Even Daisy Ridley doesn’t know the ending of Twelve Minutes

(Image credit: Annapurna Interactive)

Daisy Ridley co-stars in Twelve Minutes, the interactive time-loop thriller shown during last night’s Gamescom Opening Night Live. But she couldn’t tell you how its story concludes.

The Star Wars actress recorded her dialogue over weeks of afternoon sessions in London - but even knowing her lines doesn’t necessarily help her untangle the game’s non-linear script.

“It goes from being this very joyous, immediate thing to this pretty dark warren of various options,” she told Entertainment Weekly (opens in new tab). “It’s cool because you as the player are learning more, so you're trying to figure out more.”

Ridley plays one of three central, though unnamed, characters in Twelve Minutes - the wife to James McAvoy’s husband, who have their romantic evening at home disturbed by a home invader, played by Willem Dafoe.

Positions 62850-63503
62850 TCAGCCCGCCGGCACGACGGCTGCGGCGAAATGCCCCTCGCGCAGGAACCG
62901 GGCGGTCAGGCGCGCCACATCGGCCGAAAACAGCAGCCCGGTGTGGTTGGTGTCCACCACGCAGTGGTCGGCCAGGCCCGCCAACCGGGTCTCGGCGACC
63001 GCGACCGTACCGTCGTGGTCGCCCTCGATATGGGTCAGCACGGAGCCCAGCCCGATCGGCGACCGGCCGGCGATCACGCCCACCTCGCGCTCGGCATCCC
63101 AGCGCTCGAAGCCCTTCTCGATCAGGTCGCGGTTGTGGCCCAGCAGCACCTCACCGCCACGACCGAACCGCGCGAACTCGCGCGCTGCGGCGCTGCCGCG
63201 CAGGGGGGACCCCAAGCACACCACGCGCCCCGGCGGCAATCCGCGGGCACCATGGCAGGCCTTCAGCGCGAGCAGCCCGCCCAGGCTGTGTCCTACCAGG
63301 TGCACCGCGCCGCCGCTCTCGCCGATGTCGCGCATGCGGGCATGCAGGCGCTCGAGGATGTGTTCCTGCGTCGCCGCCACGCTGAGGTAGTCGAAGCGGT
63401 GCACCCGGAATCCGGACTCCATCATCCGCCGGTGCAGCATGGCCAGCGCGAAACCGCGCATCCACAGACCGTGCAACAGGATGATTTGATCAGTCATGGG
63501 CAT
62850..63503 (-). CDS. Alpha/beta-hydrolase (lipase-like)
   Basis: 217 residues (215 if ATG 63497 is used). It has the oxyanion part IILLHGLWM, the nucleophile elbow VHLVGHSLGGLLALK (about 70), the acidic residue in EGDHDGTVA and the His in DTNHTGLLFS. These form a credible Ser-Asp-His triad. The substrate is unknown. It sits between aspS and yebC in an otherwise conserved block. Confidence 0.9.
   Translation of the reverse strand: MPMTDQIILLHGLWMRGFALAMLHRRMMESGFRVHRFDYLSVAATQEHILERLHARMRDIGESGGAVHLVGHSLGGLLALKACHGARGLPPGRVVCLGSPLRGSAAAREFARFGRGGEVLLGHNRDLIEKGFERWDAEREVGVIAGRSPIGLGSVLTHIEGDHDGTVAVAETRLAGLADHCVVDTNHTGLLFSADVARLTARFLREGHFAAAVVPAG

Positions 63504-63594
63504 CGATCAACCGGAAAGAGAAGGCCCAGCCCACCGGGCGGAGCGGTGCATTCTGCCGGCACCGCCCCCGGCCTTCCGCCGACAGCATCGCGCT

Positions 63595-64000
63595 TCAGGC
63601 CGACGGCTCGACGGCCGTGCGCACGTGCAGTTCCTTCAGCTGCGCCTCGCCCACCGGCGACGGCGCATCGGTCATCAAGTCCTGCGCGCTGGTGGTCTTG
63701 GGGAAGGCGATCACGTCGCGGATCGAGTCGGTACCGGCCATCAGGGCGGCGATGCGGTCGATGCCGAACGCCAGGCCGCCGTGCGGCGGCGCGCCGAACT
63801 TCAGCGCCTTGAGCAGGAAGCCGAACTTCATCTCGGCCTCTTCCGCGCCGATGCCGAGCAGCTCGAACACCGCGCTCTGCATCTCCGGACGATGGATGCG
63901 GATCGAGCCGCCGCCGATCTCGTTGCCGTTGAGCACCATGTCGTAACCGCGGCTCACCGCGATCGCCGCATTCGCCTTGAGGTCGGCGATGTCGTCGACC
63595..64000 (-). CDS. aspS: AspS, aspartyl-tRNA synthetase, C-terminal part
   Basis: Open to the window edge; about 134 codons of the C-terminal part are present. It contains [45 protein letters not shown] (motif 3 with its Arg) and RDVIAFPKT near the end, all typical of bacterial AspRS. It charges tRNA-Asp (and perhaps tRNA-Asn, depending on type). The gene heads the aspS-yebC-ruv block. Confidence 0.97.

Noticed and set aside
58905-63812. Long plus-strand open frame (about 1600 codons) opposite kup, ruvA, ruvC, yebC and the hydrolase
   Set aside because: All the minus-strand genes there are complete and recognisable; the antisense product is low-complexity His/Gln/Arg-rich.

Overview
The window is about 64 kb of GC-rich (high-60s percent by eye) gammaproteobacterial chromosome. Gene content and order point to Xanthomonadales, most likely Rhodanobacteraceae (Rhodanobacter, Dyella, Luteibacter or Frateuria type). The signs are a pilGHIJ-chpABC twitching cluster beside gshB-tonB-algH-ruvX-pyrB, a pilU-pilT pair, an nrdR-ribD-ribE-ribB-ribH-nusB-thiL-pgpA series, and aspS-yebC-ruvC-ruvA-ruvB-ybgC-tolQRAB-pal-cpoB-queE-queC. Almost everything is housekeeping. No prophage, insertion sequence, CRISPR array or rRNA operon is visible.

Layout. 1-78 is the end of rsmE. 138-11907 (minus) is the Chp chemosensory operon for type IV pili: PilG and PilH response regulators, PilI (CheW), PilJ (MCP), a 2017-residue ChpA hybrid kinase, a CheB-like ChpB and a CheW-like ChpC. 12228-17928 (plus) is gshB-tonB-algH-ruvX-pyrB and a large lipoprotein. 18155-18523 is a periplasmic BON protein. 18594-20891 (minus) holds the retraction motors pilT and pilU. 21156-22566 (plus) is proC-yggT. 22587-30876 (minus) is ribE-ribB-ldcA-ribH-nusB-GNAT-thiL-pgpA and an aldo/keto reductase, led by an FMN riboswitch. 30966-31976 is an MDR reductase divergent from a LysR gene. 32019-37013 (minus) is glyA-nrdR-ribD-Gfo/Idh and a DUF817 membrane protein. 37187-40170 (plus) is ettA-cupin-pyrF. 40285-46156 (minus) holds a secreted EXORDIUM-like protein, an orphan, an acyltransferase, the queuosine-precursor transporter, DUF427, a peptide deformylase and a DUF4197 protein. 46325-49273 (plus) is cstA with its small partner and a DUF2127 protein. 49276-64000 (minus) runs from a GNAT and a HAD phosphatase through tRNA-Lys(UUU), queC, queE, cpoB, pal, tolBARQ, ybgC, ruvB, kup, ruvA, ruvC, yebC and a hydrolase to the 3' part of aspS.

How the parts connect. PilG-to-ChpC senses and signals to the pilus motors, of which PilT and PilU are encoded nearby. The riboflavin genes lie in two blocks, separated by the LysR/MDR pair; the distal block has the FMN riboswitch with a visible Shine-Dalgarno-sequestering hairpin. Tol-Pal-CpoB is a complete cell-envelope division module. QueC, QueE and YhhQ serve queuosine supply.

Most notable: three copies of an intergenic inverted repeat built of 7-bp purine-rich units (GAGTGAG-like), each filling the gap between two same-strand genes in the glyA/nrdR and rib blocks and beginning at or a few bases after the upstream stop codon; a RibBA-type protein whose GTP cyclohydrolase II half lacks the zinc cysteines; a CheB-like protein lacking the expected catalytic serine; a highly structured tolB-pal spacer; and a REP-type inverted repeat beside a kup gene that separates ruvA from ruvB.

Twelve Minutes’ publisher Annapurna Interactive has a Hollywood connection, having sprung out of the production company behind films like Booksmart and Hustlers. It’s had an extraordinarily successful few years in games, too, putting out What Remains of Edith Finch, Outer Wilds, and Journey’s PC version.

The developer responsible for Twelve Minutes is Luis Antonio, a Ubisoft Quebec veteran who has been working on his indie project since 2013. As McAvoy, players will repeat 12 minute time loops, influencing events during each cycle by interacting with the apartment around them.

GamesRadar talked to Antonio about the ideas and inspiration behind Twelve Minutes (opens in new tab) back in January. One touchpoint was The Witness, which Antonia actually worked on alongside Jonathan Blow as the puzzle game’s lead artist.

Catching up on last night's show? Here's our roundup of every game trailer from Gamescom 2020 Opening Night Live (opens in new tab)

Jeremy is a freelance editor and writer with a decade’s experience across publications like GamesRadar, Rock Paper Shotgun, PC Gamer and Edge. He specialises in features and interviews, and gets a special kick out of meeting the word count exactly. He missed the golden age of magazines, so is making up for lost time while maintaining a healthy modern guilt over the paper waste. Jeremy was once told off by the director of Dishonored 2 for not having played Dishonored 2, an error he has since corrected.